I have previously talked about comparing groups of individuals but can we say with any certainty that within the same individual muscle hypertrophy, however induced, would be different? i.e not that one training protocol produces more or less hypertrophy or greater strength but that to the extent that it takes place at all, the very structure of the hypertrophy is different.

As I said I am really trying to establish when I discuss such matters if I am talking on then basis of hard science or reasonable speculation.


Peter, pushed me you have.

With respect to your dispute that there may be other factors contributing to differences in fiber development (genetics, etc.) you are incorrect.

Genetics, etc., do not play a role in the development of fibres, only the distribution.

Form follows function.

The following excerpts come from Supertraining (Siff)

“…vastus medialis biopsies reveal that the proportion of FT fibres in field athletes and weigthlifters can be over three times greater than that of marathon runners and 50% greater than that of bodybuilders, cyclists and race walkers. The importance of fast fibres in short duration explosive or maximal strength efforts is underscored by the fact that fast type IIx fibres contract 10 times faster than slow type I fibres.”(pg 58)

“Although research indicates that fibre distribution is strongly determined by genetic factors, it appears as if these differences may also be strongly influenced by the type, intensity and duration of training, as well as th pre-training status of the individual. This becomes particularly evident if the muscle fibrre distribution is compared between weigthlifters and bodybuilders. Weightlifters have a considerably higher proportion of FT fibers, a fact which cannot be explained by the contention that specific genetic types excel at specific sports. Bodybuilders have about 10% fewer FT fibres than untrained subjects, while weightlifters have about 10% more FT fibres. It is apparent that even the specific type of strength training may influence the relative proportions of FT and ST fibres and their hybird sub-types. The difference between weigthlifters and bodybuilders probably lies in the fact that weightlifters usually execute considerably more low repetition, maximal effor, explosive training than bodybuilders, who often use moderate loads slowly to failure.” (pg 58)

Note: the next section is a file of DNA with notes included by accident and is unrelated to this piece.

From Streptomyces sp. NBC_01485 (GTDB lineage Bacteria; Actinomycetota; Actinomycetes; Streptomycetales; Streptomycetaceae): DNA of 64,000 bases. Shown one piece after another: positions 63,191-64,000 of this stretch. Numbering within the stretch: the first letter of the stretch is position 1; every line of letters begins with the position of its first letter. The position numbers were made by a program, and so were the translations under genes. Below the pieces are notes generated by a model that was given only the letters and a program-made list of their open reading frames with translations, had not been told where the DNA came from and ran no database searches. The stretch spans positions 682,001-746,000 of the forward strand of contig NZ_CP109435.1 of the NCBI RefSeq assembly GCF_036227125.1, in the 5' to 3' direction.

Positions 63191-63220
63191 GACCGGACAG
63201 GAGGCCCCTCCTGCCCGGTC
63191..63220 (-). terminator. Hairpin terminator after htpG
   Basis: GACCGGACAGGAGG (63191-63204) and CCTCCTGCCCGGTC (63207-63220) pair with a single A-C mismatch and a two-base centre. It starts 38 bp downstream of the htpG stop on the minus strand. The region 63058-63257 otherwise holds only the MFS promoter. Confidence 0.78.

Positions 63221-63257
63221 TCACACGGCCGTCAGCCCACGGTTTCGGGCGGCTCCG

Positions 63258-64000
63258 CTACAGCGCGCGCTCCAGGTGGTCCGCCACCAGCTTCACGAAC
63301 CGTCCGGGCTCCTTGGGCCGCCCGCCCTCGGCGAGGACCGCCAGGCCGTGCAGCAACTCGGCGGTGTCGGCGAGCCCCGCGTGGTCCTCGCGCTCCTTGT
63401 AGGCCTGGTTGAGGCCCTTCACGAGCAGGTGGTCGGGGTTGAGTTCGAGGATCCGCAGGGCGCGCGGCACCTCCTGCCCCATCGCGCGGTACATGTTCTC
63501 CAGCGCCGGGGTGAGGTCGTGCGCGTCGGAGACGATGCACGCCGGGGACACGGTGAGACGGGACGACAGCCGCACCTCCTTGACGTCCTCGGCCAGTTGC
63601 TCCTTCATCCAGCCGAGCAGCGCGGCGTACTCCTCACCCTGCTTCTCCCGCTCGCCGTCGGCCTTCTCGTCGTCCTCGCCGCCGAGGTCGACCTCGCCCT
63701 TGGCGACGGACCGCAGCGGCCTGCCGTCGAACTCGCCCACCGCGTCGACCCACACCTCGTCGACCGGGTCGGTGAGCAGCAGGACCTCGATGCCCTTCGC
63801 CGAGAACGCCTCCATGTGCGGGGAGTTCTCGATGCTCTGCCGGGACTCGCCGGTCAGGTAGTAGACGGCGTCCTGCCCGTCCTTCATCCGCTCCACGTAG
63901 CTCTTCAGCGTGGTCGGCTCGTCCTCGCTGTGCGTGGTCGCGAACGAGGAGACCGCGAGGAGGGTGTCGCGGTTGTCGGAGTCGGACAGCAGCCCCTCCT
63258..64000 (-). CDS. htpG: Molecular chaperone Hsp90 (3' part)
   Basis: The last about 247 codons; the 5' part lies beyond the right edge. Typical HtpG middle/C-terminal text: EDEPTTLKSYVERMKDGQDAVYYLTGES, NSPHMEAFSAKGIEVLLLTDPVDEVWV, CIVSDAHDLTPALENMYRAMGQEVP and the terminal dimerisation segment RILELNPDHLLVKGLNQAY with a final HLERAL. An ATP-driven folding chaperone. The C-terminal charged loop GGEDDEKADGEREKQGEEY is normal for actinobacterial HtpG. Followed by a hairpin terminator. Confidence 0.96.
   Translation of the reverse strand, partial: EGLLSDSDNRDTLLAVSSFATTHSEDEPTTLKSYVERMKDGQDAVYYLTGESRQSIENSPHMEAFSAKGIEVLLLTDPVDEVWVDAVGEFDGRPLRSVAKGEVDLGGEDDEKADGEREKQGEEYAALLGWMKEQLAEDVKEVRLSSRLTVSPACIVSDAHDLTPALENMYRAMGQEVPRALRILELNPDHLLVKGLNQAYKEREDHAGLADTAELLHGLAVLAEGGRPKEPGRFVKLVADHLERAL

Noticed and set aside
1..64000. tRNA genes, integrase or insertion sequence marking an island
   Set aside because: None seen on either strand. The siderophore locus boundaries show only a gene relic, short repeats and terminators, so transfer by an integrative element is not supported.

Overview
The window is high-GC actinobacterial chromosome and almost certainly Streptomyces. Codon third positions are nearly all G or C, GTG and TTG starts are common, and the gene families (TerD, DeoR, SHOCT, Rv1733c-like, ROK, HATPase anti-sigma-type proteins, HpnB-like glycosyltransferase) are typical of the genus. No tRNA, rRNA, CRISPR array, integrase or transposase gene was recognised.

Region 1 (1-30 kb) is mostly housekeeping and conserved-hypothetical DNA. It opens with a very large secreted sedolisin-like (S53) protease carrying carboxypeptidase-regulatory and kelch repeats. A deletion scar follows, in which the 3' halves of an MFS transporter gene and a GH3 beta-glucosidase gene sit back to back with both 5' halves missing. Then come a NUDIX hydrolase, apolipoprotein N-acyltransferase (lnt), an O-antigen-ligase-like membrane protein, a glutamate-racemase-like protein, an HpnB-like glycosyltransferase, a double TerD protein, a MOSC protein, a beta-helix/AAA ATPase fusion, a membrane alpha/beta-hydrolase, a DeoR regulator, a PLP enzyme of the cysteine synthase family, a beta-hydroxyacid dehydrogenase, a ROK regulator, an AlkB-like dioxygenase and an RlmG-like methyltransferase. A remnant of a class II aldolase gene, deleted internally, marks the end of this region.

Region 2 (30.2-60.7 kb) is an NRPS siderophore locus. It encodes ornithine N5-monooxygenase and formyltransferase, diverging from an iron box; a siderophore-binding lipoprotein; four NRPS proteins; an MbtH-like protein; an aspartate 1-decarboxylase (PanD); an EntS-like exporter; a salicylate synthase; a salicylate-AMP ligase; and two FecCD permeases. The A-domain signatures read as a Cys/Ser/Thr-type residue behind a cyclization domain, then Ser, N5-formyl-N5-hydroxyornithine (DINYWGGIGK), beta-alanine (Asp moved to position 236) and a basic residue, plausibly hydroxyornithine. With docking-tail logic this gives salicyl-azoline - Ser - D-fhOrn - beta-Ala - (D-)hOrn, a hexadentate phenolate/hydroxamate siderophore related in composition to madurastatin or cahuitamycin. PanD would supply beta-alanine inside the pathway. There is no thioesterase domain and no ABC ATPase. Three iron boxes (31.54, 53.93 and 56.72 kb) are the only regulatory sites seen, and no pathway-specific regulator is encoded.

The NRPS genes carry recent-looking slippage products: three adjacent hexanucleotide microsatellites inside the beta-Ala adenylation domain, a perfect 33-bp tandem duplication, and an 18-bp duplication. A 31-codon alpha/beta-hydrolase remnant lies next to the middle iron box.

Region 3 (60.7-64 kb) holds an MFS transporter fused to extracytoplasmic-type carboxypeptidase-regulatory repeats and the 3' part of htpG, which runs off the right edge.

“The data shows that the longer and more strenuous the submaximal loading (but not the rapid, near maximal low-repetition loading of Olympic Weightlifting), the less there is sarcomere hypertrophy and the more there is sarcoplasmic hypertrophy. Although increase in load intensity and speeding up of its rate increase promotes overall muscle hypertrophy, it is accompanied by a greater breakdown of muscle fibres and a decrease in the number of contractile structures. The hypertrophied muscle contains fewer sarcoplasmic organelles, myofibrils and mitochondria, so that the increased diameter of the muscle fibres is due largely to and increase in the volume of sarcoplasm.” (pg 67)

So there you have it, explosive near max low rep loading yields myofibrillar hypertrophy, in contrast to longer submaximal loading which yields sarcoplasmic hypertrophy.

As I read on I am coming across more and more information supporting my previous statements, however I have lost the desire to continue typing. I urge you to purchase Supertraining and discover the rest.

I have exhausted myself.


Thanks James. Well argued and persuasive and you deserve a rest from my questionning!


Hey Folks,

I’m new here, thought I’d post my introduction here then reply to this subject since it has fascinated me for so long :slight_smile:

I was refered to your forum on the Supertraining digest, once I started reading your posts I started itching to participate. I have been looking, for years, for a forum that is real “sciency” :slight_smile:

I myself, am not a sprinter or into running, just a recreational weightlifter with passion for muscle physiology and all those interesting type subjects.